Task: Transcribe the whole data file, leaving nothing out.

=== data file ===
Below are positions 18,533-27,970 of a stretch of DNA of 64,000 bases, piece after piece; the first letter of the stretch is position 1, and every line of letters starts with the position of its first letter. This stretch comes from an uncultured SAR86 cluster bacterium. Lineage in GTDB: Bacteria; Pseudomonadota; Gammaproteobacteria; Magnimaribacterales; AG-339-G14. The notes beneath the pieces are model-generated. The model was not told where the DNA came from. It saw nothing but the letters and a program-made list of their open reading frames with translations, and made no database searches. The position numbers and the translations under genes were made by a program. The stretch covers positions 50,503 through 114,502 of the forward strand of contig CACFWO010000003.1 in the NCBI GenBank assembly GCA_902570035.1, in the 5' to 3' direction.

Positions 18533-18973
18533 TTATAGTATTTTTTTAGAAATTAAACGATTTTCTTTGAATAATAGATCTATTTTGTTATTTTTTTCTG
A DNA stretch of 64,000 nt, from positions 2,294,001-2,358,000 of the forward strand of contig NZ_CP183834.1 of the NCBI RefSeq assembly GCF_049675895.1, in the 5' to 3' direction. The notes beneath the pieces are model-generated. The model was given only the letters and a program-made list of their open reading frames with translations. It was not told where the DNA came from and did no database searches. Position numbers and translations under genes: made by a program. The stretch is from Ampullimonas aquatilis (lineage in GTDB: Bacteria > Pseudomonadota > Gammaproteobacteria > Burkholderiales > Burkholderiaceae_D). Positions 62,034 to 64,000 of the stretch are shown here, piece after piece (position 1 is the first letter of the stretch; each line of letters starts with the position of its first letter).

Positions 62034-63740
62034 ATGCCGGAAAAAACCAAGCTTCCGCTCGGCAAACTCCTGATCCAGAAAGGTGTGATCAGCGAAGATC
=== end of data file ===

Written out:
Below are positions 18,533-27,970 of a stretch of DNA of 64,000 bases, piece after piece; the first letter of the stretch is position 1, and every line of letters starts with the position of its first letter. This stretch comes from an uncultured SAR86 cluster bacterium. Lineage in GTDB: Bacteria; Pseudomonadota; Gammaproteobacteria; Magnimaribacterales; AG-339-G14. The notes beneath the pieces are model-generated. The model was not told where the DNA came from. It saw nothing but the letters and a program-made list of their open reading frames with translations, and made no database searches. The position numbers and the translations under genes were made by a program. The stretch covers positions 50,503 through 114,502 of the forward strand of contig CACFWO010000003.1 in the NCBI GenBank assembly GCA_902570035.1, in the 5' to 3' direction.

Positions 18533-18973
18533 TTATAGTATTTTTTTAGAAATTAAACGATTTTCTTTGAATAATAGATCTATTTTGTTATTTTTTTCTG
A DNA stretch of 64,000 nt, from positions 2,294,001-2,358,000 of the forward strand of contig NZ_CP183834.1 of the NCBI RefSeq assembly GCF_049675895.1, in the 5' to 3' direction. The notes beneath the pieces are model-generated. The model was given only the letters and a program-made list of their open reading frames with translations. It was not told where the DNA came from and did no database searches. Position numbers and translations under genes: made by a program. The stretch is from Ampullimonas aquatilis (lineage in GTDB: Bacteria > Pseudomonadota > Gammaproteobacteria > Burkholderiales > Burkholderiaceae_D). Positions 62,034 to 64,000 of the stretch are shown here, piece after piece (position 1 is the first letter of the stretch; each line of letters starts with the position of its first letter).

Positions 62034-63740
62034 ATGCCGGAAAAAACCAAGCTTCCGCTCGGCAAACTCCTGATCCAGAAAGGTGTGATCAGCGAAGATC